We don’t argue enough in our classes here in India.
That is obviously a blanket statement, not backed by data, and I’m sure that there are exceptions to what I have stated is the norm. But all that being said, I am very much willing to defend the idea that our classes are more about listening than they are about conversing, let along arguing.
Which is a pity, because nothing helps you learn better than arguing. Not arguing for the sake of arguing, but arguing in order for all parties involved in the argument to walk away with a better understanding of the issue at hand. If your side of the argument “wins”, good for you. But don’t enter into debates in order to win them – enter into debates in order to sharpen your thinking, and in order to build better defenses for your claims. Also enter into debates to appreciate better the opinions of “the other side”, and learn what is best about their arguments.
When this process works well, much learning can ensue.
One limitation of my classes at the Gokhale Institute this year is the fact that I’m teaching one hundred and fifty (give or take) students at the same time. As with everything else in life, this comes with pros and cons.
- I save on time, because I don’t have to teach two divisions (or sections, if you prefer) separately.
- I don’t have to teach the same thing again, so I get bored lesser.
- I don’t get to teach the same thing again, so I don’t get to practice more as a teacher
- But by far and the most important factor: students don’t get as much time to ask questions.
A “lecture” to a hundred and fifty students isn’t a lecture. It is a speech. That’s the only way a one hour session with an audience that large will ever work. You can answer the odd question here and there, but a detailed back and forth between any one student and the professor leaves the other hundred and forty nine students twiddling their thumbs, and so in-depth back-and-forth dialog is pretty much out of the question. I hate myself for it, but I often have to cut off students from asking a follow-up question, or ask them to make their questions shorter. Whatay tragedy, if you ask me.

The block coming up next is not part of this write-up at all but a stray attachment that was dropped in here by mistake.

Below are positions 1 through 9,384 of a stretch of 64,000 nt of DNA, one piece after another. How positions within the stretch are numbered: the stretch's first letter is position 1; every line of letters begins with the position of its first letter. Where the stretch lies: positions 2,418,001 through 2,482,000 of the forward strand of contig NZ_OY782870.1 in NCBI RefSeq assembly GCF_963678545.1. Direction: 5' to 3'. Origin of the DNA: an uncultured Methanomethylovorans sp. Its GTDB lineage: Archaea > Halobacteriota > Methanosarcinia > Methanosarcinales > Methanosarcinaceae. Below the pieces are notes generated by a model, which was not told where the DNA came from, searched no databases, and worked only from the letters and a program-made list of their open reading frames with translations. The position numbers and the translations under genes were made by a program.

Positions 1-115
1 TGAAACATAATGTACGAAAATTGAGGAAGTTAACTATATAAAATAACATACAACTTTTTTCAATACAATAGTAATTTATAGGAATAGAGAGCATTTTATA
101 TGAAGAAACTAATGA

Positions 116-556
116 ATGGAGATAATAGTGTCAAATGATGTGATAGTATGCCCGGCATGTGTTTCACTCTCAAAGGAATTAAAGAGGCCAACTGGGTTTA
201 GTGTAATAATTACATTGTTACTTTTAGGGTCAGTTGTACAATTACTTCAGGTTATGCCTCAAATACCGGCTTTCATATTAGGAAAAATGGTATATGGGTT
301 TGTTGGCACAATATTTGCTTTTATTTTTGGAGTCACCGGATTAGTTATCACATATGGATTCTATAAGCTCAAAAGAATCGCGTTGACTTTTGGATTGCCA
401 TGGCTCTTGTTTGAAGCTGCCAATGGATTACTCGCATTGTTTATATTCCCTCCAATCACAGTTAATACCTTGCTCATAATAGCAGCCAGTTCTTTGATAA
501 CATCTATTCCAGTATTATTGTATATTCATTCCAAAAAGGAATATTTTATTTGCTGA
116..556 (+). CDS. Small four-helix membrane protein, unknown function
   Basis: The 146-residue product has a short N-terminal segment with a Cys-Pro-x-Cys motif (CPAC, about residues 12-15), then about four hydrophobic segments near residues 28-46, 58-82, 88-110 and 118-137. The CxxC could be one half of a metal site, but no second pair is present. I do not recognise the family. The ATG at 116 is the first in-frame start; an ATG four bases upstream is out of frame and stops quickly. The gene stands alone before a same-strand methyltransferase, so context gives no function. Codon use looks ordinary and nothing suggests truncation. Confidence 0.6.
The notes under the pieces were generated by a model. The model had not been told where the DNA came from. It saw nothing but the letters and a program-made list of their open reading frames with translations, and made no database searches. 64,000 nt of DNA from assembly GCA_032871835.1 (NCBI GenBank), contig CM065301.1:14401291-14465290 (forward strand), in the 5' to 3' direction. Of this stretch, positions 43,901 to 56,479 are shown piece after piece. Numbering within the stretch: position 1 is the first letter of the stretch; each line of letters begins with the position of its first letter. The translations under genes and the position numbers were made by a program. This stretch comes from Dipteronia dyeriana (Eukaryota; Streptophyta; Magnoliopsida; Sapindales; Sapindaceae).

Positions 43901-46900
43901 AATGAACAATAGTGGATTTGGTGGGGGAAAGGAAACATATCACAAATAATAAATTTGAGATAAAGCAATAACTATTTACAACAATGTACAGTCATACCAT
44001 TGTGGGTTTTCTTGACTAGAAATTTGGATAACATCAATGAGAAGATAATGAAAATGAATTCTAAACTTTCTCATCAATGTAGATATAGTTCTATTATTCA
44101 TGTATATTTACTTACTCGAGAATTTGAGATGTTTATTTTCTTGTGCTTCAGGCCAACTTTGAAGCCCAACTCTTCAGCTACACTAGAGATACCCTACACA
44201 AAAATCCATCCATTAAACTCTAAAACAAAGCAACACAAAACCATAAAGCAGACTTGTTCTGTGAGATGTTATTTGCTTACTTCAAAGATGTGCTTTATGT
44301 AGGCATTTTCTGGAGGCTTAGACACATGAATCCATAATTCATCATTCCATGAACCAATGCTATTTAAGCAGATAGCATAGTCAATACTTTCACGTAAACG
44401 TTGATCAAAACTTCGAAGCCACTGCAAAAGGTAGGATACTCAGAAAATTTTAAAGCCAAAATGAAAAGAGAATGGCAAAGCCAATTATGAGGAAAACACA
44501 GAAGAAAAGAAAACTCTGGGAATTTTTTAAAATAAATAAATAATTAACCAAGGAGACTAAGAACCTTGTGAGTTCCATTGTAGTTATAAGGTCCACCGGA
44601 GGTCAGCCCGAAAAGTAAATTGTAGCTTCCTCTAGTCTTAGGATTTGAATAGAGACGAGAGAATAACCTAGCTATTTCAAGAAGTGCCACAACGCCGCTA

I can understand why colleges would want to do this from the point of view of finance, sure. When colleges choose to combine divisions, they’re giving a very clear answer to the question “What are you optimizing for?” They’re minimizing expenditure, instead of maximizing learning. Smaller classes work better for learning, larger classes work better for minimizing expenditure.
And if that is what they’re optimizing for, they should follow through on their chosen path and outsource the learning to the internet altogether. But there are elements of such an equilibrium that are worrisome for a college to think about, and so we will continue to have ever larger classes, more’s the pity.
But students can outsource the having an argument bit to the internet if the college can’t oblige! We live in the age of ChatGPT, and whatever topic you would like to have an argument about, ChatGPT will happily play along.
How about an argument about the usefulness of supply and demand diagrams, for example? If your professor cannot spare the time for an argument in class about this, ring up your always available arguer online, and have some fun:
You can read the rest of this debate here, if you’re interested. But please figure out how to put me out of a job, by getting ChatGPT to argue with you more often about issues in economics (and other subjects, naturally).
Arguments really and truly are a great way to learn, and have fun going up against ChatGPT. I wish you all the very best 🙂